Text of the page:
It has long been proposed that specific contact-dependent cell surface recognition mechanisms must exist to allow a neurite to repel a like neurite but not a unlike neurite in tiling and self-avoidance. For instance, it was shown that removal of a ganglion neuron in the rat retina led to the invasion of dendrites from its neighboring same-type neuron into the vacant area [12]. Similarly, surgical removal of an axonal branch of a mechanosensory neuron in leech caused the overgrowth of sister branches in the receptive field [15]. Live time-lapse analysis of developing dendrite arborization (da) sensory neurons in Drosophila, and horizontal retinal cells in mice, show that neurites of those neurons often touch and then retract when they come into contact with neurites of the same type [2023], suggesting an active role for homotypic repulsion in tiling and self-avoidance. Recent studies have begun to define the molecular basis of contact-dependent homotypic interactions, leading to the identification of immunoglobulin superfamily proteins Dscam and Turtle (Tutl), two important molecular determinants of tiling and self-avoidance.

Dscams in tiling and self-avoidance

The first clue for a cell surface recognition mechanism underlying tiling and self-avoidance came from recent studies on the Down's syndrome cell adhesion molecule Dscam [24]. Dscam belongs to the immunoglobulin superfamily, and consists of ten Ig-like domains, six fibronectin type-III repeats, a singe transmembrane region and a cytoplasmic domain [25] (Fig. 2). There are two Dscam genes (i.e. Dscam and Dscam-like or DscamL1) in vertebrates [26], and four Dscam genes (Dscam 1-4) in Drosophila melanogaster [27, 28]. Both invertebrate and vertebrate Dscams mediate homophilic binding [2931] (Fig. 2). In Drosophila, the Dscam1 gene has the potential to generate a large number of isoforms (i.e. 38,016) that possess 19,008 different binding specificities through alternative splicing [27]. In vitro studies demonstrate that each isoform binds to itself but shows little binding to a different isoform [29, 32] (Fig. 2).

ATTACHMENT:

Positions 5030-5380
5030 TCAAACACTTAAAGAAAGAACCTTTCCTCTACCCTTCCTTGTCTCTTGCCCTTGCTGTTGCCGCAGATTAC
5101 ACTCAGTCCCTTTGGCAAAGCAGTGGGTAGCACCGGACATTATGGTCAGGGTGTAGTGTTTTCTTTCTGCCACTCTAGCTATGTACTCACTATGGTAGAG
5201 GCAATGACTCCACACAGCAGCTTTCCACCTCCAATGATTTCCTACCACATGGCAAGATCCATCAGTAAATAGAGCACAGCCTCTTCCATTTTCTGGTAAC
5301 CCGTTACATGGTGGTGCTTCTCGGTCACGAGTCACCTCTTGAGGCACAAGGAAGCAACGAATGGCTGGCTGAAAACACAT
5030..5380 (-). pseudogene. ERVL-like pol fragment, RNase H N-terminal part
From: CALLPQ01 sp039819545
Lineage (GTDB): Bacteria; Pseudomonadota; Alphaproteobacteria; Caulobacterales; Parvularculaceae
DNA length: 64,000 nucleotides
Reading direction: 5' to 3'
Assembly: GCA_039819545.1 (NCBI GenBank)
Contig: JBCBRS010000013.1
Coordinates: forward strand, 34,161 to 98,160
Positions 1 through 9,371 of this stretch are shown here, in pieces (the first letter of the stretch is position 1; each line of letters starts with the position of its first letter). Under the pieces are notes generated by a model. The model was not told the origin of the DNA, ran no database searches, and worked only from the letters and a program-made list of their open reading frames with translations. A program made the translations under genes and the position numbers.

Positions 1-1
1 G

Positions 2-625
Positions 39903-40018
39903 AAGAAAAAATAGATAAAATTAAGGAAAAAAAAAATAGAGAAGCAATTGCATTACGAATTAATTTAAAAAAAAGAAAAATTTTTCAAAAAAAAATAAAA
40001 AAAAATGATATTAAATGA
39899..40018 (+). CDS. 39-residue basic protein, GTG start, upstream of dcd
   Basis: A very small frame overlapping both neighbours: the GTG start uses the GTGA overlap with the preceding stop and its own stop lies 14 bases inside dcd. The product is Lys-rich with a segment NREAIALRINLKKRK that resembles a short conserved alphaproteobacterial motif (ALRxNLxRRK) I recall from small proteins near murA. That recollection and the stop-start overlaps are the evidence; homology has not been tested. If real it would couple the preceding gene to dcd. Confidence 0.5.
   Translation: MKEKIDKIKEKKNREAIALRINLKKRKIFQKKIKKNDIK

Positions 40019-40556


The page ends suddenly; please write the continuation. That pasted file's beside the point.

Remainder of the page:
Figure 2

Proposed models for the action of Drosophila and vertebrate Dscams. A, Drosophila Dscam1 mediates homotypic repulsion in tiling and self-avoidance. The homophilic binding specificity of Dscam1 is determined by its Ig2 (red), Ig3 (green) and Ig7 (purple) domains. Half of Ig2, half of Ig3, and entire Ig7 domains are encoded by one of 12, 48, and 33 alternative exons, respectively. Thus, the extensive alternative splicing can generate 19,008 Dscam1 isoforms with different binding specificity. The binding between two Dscam isoforms only occurs if all three Ig domains (i.e. Ig2, Ig3 and Ig7) are identical. B, Vertebrate Dscams may mediate de-adhesion in tiling and self-avoidance by down-regulating the function of some unknown cell-type-specific adhesion molecules. The binding region on vertebrate Dscams is unknown, and presumably contains one or more of Ig domains. Circles, Ig domains. Rectangles, fibronectin type-III repeats. PM, plasma membrane

The function of Dscams in self-avoidance was first suggested by genetic analysis of Dscam1 in the Drosophila olfactory system [33, 34]. Axons of neurons in the mushroom body normally bifurcate to generate two sister branches that innervate two distinct targets. The work by Lee and colleagues provided evidence that Dscam is required for the segregation of sister branches in mushroom body neurons [33]. Later studies by Zipursky and colleagues revealed that different subtype of mushroom body neurons randomly express a different set of Dscam1 isoforms [34]. However, within a single mushroom body neuron, sister branches express the identical set of Dscam1 isoforms, which mediates homotypic repulsion for segregation of sister branches [35]. Branches from different MB neurons overlap due to their difference in the expression of Dscam1 isoforms. A more recent study by Zipursky and colleagues provides further evidence that the wiring of ~2,500 neurons in the mushroom body requires at least 4,752 potential Dscam1 isoforms for distinguishing self from non-self in the projection of sister branches [36].